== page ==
A blow that ended an international career

November 25, 2014 11:52 pm | Updated November 27, 2021 06:55 pm IST

The incident happened 52 years before Phil Hughes was delivered a sickening blow on his helmet in Sydney on Tuesday.

“We were all frightened and shocked,” said Chandu Borde, recalling the moment when Nari Contractor went down after ducking into a short-pitched delivery from West Indies’ Charlie Griffith.

The year was 1962 and India was taking on host Barbados in a practice game ahead of the third Test. The left-handed Contractor, the Indian captain, was struck a severe blow in the area close to his right ear.

“Those were days when there were no helmets, no restriction on the number of bouncers in an over and no restrictions on beamers either. The pitches were uncovered. But it was the same for everyone then and we were prepared for the challenge. No complaints,” said Contractor to The Hindu on Tuesday.

“I don’t remember much about the incident. But I must thank the fellow cricketers who donated blood for me, and the surgeon who conducted the emergency operation. I was in the operation theatre for a long time.”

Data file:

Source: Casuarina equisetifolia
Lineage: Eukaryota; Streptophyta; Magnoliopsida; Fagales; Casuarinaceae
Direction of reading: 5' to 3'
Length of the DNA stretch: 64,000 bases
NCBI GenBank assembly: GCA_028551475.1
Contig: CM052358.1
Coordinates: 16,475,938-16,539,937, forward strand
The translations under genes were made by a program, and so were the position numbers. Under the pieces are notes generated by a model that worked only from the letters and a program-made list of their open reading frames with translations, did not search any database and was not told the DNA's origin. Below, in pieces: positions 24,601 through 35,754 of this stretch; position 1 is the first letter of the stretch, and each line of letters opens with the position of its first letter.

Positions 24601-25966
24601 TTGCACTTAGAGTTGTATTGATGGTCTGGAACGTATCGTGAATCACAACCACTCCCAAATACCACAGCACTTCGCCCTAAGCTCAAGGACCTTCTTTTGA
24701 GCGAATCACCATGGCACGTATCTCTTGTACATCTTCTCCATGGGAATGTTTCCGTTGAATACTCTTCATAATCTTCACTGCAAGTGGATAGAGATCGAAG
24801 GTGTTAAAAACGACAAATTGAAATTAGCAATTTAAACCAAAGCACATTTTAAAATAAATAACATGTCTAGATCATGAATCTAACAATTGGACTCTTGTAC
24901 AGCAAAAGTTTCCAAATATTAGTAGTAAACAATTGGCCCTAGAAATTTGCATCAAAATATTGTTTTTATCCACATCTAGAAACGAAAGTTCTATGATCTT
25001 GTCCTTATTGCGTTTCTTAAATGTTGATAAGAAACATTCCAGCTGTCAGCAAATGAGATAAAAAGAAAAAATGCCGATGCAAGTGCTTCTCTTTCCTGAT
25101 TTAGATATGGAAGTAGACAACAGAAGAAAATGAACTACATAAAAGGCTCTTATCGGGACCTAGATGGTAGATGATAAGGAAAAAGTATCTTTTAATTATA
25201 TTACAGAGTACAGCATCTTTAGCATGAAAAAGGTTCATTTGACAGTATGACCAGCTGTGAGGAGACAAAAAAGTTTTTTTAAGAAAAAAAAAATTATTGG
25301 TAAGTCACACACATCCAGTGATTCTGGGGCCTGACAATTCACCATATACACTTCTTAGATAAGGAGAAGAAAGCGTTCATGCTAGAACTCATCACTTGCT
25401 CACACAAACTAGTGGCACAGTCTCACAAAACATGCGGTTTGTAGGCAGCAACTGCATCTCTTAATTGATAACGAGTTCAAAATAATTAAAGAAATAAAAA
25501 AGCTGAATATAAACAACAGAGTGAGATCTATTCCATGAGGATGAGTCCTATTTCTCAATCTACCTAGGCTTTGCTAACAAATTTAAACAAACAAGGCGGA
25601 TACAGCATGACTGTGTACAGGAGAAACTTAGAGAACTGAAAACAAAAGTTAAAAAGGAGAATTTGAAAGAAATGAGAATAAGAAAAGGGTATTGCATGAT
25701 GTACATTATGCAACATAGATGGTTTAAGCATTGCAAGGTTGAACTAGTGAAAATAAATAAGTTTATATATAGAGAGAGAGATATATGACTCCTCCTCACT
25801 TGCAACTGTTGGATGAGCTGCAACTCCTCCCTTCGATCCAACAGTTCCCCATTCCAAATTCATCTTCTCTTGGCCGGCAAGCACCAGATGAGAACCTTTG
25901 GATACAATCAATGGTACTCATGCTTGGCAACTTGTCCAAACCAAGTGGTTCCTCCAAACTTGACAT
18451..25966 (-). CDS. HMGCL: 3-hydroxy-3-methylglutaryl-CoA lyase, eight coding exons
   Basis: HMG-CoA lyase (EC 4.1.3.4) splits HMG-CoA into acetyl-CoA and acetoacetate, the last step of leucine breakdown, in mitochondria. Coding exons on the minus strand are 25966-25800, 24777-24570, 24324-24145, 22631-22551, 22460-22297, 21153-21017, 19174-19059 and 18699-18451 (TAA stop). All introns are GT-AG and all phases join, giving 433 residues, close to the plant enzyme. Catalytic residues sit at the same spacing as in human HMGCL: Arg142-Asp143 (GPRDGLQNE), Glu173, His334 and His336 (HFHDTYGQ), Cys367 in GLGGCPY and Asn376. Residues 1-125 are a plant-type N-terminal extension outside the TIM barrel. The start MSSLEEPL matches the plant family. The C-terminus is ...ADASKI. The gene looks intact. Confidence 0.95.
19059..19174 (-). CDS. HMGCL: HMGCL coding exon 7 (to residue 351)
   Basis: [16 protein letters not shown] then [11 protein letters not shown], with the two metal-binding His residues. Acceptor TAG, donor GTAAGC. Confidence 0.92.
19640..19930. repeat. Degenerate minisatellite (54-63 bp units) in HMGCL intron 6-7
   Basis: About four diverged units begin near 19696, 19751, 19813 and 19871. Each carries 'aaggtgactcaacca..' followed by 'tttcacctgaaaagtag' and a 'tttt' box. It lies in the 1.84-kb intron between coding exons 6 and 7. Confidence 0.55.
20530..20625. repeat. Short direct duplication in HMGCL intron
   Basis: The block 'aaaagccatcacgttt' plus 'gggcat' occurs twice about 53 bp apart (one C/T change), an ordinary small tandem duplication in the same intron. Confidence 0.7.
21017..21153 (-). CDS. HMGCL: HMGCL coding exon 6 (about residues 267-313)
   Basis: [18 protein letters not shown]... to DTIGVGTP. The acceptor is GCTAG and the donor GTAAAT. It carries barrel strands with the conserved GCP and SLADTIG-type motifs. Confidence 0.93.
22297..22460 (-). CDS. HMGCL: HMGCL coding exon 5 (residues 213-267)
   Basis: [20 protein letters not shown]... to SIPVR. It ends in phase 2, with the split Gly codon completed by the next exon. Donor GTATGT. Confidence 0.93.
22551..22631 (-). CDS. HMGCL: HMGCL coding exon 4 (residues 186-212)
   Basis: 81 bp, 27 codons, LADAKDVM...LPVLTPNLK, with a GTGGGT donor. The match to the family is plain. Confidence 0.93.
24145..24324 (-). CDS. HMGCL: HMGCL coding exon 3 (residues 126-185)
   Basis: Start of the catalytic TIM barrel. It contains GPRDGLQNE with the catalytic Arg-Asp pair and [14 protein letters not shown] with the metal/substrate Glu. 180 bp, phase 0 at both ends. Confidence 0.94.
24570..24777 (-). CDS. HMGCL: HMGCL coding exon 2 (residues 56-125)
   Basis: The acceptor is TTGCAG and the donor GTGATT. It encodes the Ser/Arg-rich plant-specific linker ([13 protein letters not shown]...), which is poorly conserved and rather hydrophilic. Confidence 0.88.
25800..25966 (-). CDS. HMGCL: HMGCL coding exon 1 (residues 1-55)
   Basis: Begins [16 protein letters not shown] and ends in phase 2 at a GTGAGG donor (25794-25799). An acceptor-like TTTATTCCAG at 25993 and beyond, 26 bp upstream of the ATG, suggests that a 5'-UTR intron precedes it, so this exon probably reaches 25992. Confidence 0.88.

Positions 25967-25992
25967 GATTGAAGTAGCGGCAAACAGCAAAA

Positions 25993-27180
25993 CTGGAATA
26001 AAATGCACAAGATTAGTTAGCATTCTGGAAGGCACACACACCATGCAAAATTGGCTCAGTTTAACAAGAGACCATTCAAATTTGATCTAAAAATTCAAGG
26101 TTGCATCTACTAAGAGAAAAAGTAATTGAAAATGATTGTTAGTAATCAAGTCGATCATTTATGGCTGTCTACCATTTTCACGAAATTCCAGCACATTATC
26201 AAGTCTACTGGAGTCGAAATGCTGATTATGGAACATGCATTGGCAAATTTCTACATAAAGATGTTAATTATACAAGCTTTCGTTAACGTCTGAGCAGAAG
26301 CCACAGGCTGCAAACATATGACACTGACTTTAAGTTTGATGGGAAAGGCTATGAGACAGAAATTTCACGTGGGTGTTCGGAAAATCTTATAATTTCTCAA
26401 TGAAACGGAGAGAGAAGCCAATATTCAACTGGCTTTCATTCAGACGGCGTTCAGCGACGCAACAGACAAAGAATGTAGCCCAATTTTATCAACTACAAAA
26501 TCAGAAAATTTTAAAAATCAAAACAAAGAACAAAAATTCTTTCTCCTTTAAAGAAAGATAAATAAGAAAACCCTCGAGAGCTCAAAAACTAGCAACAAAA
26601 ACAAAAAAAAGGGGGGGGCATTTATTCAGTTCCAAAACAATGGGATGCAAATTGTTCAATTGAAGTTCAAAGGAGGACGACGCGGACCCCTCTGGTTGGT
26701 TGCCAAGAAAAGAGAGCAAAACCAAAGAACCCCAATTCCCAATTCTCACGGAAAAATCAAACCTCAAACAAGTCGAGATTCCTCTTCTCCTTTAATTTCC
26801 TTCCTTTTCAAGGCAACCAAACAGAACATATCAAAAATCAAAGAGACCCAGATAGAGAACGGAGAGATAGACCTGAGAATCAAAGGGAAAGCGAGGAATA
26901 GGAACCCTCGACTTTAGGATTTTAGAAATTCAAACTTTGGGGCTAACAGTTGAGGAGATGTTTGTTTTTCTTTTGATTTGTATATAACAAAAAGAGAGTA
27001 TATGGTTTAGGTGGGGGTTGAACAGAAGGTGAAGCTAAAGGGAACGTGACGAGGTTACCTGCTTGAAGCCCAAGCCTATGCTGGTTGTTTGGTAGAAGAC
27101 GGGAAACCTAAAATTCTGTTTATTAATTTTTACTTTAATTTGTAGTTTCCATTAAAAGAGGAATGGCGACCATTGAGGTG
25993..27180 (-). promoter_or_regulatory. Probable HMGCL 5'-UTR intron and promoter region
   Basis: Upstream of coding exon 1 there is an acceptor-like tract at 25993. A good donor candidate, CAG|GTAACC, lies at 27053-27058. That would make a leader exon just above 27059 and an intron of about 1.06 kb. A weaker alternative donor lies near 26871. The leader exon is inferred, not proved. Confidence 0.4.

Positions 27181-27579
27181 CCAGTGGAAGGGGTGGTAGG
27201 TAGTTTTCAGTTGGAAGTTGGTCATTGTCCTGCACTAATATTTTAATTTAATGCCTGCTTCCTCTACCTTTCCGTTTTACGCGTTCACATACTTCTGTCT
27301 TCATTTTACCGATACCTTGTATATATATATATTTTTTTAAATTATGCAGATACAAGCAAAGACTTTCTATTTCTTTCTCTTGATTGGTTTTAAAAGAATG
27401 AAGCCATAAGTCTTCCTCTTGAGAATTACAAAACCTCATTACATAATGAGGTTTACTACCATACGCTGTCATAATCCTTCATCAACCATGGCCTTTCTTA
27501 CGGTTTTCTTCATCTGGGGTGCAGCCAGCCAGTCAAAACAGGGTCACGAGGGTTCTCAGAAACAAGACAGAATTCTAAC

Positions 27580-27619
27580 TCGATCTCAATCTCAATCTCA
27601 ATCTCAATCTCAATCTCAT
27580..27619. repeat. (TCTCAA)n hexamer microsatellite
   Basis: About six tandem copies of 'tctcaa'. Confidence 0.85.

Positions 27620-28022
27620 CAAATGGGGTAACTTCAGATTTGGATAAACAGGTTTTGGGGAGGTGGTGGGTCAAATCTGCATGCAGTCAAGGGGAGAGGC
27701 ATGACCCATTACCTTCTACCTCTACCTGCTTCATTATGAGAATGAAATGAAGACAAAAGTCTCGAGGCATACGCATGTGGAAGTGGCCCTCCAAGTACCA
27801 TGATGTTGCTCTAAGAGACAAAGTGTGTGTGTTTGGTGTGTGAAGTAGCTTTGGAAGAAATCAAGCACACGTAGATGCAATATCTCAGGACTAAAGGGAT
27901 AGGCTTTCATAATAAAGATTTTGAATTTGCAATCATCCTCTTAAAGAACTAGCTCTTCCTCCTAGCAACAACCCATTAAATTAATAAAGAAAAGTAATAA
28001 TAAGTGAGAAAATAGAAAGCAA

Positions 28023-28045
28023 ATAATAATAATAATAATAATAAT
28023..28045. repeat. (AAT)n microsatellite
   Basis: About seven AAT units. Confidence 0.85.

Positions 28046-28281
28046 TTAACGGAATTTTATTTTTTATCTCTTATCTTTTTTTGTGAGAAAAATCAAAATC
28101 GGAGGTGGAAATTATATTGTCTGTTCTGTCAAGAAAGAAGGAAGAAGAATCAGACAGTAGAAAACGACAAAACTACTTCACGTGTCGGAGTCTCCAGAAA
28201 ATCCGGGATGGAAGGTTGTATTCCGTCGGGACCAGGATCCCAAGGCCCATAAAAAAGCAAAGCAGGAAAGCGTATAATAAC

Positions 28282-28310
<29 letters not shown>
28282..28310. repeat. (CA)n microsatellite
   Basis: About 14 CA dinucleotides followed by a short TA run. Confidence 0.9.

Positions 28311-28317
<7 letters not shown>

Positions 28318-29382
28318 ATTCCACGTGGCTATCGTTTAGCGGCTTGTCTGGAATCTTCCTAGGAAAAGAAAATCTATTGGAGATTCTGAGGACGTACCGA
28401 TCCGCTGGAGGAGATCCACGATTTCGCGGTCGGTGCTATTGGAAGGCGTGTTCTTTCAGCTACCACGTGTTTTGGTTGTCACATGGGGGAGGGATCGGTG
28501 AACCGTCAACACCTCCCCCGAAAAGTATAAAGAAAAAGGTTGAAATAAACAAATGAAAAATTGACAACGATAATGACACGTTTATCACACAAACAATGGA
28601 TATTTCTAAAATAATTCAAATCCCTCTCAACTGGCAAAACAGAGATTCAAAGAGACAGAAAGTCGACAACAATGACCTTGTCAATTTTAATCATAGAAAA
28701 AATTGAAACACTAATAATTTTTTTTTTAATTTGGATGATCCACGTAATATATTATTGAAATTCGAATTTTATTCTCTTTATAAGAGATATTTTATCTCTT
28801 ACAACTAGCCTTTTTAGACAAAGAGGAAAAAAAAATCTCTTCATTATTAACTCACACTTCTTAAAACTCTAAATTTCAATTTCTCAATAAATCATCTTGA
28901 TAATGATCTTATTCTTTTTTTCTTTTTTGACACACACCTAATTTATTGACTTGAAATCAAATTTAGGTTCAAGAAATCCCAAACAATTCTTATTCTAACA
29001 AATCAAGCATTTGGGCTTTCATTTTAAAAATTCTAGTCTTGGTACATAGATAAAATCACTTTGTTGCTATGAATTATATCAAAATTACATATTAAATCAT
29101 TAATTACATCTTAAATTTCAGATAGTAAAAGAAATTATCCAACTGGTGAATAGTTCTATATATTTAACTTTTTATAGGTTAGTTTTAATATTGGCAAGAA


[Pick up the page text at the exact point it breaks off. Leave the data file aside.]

Contractor, a brave batsman and a promising captain before the grievous blow ended his international career, notched up 1611 runs in 31 Tests at 31.58.

Now, 80, he said, “I wish Hughes a speedy recovery. My prayers are with him.”

Travelling back to that fateful day in Bridgetown, Borde said, “An emergency operation had to be performed on Contractor. And the surgeon who performed the life-saving first operation was not a neurosurgeon. But the operation had to be performed since Contractor was becoming paralysed on one side.”

In fact, a specialist neurosurgeon flew in only the next day from Trinidad and Tobago and Contractor underwent another surgery. “He went through a very difficult time but let me tell you Nari was a very tough character,” said Borde.

Worrell’s gesture

Among those who donated blood for Contractor were the West Indian legend Sir Frank Worrell, Polly Umrigar, Bapu Nadkarni and Borde. “Worrell’s gesture, coming from the opposition, showed the game transcended boundaries,” noted Borde.

Borde recollected, “The match was not stopped after Contractor’s injury. In fact, a few overs later Vijay Manjrekar was hit on the nose by a nasty lifter from Griffith. You know, the odd delivery from Griffith was really quick.” It was also said that a few of Griffith’s deliveries were not delivered with a clean action.

“The times are different now. There is so much of protective gear. In our days, when we walked out to face men such as Wesley Hall or Griffith without helmets, we were not sure whether we would come back alive,” said Borde.

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